Jun 14



Bee log #70

LOOKING FOR HONEY SOON!!! Shown is a jar of early season honey from two years ago. It is the beautiful, light, tasty honey that we get in Seattle if we harvest before mid-August. (After that we get tasty dark honey.) What flowers is it from? Big Leaf maple trees bloomed in mid-May. The bees were able to get out to forage during that time. The chestnut and then black locust trees bloomed after the maple. Right now the black locust is just finishing and the tulip poplars are starting to bloom as well as blackberry. Our Italian prune tree is loaded with fruit as are the raspberries so the bees were involved with back-yard fruit. The next anticipated bloom is linden sometimes called basswood or tilia trees. This is a non-native tree that is widely planted in Seattle as a street tree.

We have harvested our first honey from some hives on lower Queen Anne hill near SPU. We need to go around to all of our hives to check for honey stores to harvest. As of yet we have not had the weather or the time to do that. In addition to checking for honey when it warms up a little, we need to be ready to catch swarms. It has already been a banner swarm year for us and we expect more in the next week because of the blackberry. Bees like to swarm when they are at the beginning of a big nectar flow.

A few of our hives are not doing well but most are booming. Last night we removed a queen-less hive from a yard near Northgate and replaced it with a hive from our back yard. The Northgate hive must have a laying worker or an unmated queen because we saw eggs and brood but only drone (male) larva. (A worker bee sometimes can lay eggs but these eggs are unfertilized and will therefore develop into a drone or male bee.) We will combine those queen-less bees with a weak but queen-right hive that needs more bees to see if we can get one good hive. Probably both hives will die but they would die anyway and this gives them a chance.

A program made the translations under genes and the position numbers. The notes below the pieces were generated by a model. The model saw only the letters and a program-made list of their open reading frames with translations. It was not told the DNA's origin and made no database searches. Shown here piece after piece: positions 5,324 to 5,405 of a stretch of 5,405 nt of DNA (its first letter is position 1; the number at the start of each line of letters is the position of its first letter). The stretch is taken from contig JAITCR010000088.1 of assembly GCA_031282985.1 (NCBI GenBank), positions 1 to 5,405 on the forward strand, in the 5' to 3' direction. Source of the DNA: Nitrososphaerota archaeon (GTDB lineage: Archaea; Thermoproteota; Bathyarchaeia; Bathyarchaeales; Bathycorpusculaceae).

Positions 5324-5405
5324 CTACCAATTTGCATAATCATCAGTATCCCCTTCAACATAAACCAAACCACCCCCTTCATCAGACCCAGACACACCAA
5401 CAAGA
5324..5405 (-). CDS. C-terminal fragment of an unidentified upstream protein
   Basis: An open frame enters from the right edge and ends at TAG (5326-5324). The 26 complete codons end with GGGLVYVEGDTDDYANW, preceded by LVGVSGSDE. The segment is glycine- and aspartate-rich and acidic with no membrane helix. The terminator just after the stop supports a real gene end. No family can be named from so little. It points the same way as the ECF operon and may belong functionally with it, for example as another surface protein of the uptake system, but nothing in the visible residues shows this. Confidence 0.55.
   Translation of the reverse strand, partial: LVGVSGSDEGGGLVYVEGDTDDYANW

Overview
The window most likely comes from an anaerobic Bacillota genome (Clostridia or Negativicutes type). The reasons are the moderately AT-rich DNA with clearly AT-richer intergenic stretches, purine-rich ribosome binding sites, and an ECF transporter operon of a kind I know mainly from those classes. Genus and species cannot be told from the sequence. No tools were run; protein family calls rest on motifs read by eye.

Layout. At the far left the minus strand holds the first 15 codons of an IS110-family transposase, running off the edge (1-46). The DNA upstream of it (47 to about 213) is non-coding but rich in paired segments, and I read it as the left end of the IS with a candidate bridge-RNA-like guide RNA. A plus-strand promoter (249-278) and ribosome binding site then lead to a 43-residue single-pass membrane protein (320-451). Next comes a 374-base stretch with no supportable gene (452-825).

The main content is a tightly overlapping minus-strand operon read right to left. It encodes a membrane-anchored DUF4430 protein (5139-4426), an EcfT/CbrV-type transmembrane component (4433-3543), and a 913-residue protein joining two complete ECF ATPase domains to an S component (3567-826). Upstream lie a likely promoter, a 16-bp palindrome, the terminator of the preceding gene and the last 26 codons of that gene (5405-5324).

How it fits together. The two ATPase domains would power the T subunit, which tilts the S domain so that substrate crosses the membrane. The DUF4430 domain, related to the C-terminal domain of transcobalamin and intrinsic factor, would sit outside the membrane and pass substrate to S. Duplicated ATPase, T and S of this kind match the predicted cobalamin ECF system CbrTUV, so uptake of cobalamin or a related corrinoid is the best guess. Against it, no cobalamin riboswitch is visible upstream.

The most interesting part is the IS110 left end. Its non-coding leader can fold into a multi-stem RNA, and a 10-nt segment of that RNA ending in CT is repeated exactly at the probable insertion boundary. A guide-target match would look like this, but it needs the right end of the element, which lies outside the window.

I am learning about hive management through the school of experience. We have had a few hives end up queen-less this year because of swarming and not leaving a viable queen behind. Those hives, if we catch them while they are still full of workers, are better candidates for combining with another hive.

Share: Share on FacebookTweet about this on TwitterShare on TumblrShare on Google+Pin on PinterestEmail this to someone